Many will recall the sexual assault scandal that rocked Massage Envy franchises in late 2017. With any event like this, there will always be at least one key management learning, usually more. Sometimes the learning is based on what was done right, sometimes from the mistakes that were made. Now that the dust has settled somewhat, it would wise for all of us in the spa industry to look a little closer at the events that unfolded. We should be asking what are the key management learnings to be had.
Coincidentally, a few weeks earlier, I had written an article titled Sex and the Spa Industry. This was on the back of the fallout in the entertainment industry following numerous celebrities being called out for sexual harassment. In that article I asked if we, the spa industry, were putting our collective heads in the sand when it comes to sexual harassment. My focus was, as you might expect, on the situation where the therapist is the one being harassed or assaulted. I also suggested it would be naïve to assume there aren’t some massage therapists guilty of this too. Little did I know just how big of a story this would become a few weeks later.
Management Learning #1 – Education
The first step is always education. Not just training. Education. Everyone in your spa needs to be educated about the issue, how to recognise it, how to respond to it and how to cope with the after affects. It seems like such an obvious thing to say, and it is, but so many spas simply have not done this. Instead, they’ve chosen to just not speak about it and hope nothing happens. Of course, ignorance is never a great strategy.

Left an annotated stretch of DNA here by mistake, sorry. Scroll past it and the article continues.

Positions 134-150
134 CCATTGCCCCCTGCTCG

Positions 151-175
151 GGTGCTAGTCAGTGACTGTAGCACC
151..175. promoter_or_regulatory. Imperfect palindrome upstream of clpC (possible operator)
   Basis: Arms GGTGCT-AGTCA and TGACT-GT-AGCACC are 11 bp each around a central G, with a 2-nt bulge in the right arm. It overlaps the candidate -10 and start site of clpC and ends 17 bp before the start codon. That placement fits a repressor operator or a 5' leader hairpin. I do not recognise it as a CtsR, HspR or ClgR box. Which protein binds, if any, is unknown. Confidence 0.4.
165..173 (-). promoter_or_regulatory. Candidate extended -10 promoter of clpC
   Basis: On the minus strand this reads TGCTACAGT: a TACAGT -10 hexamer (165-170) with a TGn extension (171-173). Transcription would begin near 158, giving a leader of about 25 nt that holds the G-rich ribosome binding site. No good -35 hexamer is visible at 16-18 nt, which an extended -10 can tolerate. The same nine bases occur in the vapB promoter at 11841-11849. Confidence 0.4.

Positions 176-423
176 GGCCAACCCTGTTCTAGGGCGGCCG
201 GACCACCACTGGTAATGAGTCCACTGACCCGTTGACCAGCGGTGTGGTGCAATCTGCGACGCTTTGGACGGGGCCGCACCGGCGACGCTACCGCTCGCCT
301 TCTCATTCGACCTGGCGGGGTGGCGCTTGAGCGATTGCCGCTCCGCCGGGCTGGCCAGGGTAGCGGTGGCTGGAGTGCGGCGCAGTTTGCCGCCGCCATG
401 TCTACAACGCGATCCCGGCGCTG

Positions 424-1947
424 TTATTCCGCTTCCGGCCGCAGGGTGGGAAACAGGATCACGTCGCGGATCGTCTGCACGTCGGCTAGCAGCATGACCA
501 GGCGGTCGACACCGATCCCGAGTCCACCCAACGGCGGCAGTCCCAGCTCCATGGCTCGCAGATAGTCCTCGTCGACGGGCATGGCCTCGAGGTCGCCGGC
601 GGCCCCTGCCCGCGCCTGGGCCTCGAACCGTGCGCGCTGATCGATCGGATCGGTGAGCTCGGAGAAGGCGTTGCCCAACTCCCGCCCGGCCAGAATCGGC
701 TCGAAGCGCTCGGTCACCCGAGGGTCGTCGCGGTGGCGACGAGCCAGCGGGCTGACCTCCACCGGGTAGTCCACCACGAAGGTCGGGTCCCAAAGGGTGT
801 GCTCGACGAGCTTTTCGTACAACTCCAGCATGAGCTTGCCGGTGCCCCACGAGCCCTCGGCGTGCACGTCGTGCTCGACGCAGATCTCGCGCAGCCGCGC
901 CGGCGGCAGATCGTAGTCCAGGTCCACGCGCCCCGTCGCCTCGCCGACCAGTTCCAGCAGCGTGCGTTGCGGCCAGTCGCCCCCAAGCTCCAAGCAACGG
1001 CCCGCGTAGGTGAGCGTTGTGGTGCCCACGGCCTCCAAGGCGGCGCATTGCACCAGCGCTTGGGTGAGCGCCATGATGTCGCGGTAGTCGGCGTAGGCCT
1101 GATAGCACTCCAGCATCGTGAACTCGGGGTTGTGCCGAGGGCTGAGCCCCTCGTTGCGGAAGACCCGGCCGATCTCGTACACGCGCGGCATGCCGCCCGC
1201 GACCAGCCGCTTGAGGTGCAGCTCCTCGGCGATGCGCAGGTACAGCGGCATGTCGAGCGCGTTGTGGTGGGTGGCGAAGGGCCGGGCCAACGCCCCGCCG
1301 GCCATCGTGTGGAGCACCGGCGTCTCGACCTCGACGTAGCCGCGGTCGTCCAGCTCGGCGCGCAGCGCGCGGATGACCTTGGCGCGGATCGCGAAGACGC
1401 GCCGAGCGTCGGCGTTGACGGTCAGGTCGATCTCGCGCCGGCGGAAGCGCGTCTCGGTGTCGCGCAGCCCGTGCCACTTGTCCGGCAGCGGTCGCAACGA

Your clients, customers and guests also need to be educated too. They need to know what is acceptable and what is not. Unfortunately, educating consumers is not so easy. The only way this can really be done at the spa level is by spelling out the policy for all to see. Maybe that’s a Rules and Regulations poster on the wall? Maybe it’s a line or two on the Client Waiver form they sign during the consultation? Ultimately, you need to find a level of comfort with getting the message through to your clients.
Management Learning #2 – Documentation
Once you’ve educated everyone on the realities of sexual harassment, abuse and assault, it is vital to establish a set of very clear procedures and policies in place around the issue, for both therapists and clients. Again, many spas simply do not have this in place. The SOPs around this need to cover as many scenarios as possible. Otherwise, you leave the door open for someone to say their situation was a bit different from the SOP so they didn’t know what they should do.
The clients too need some form of documentation. Adding a Behaviour Standard to the Client Waiver form might be one way to achieve this. But of course, just having it there on the form, in the fine print, may not be enough. Most clients will sign the form without reading it in detail. The fact that they signed it may (or may not) clear you of any legal obligation if it gets to court, but the whole point of this is to prevent the incident in the first place.
Management Learning #3 – Action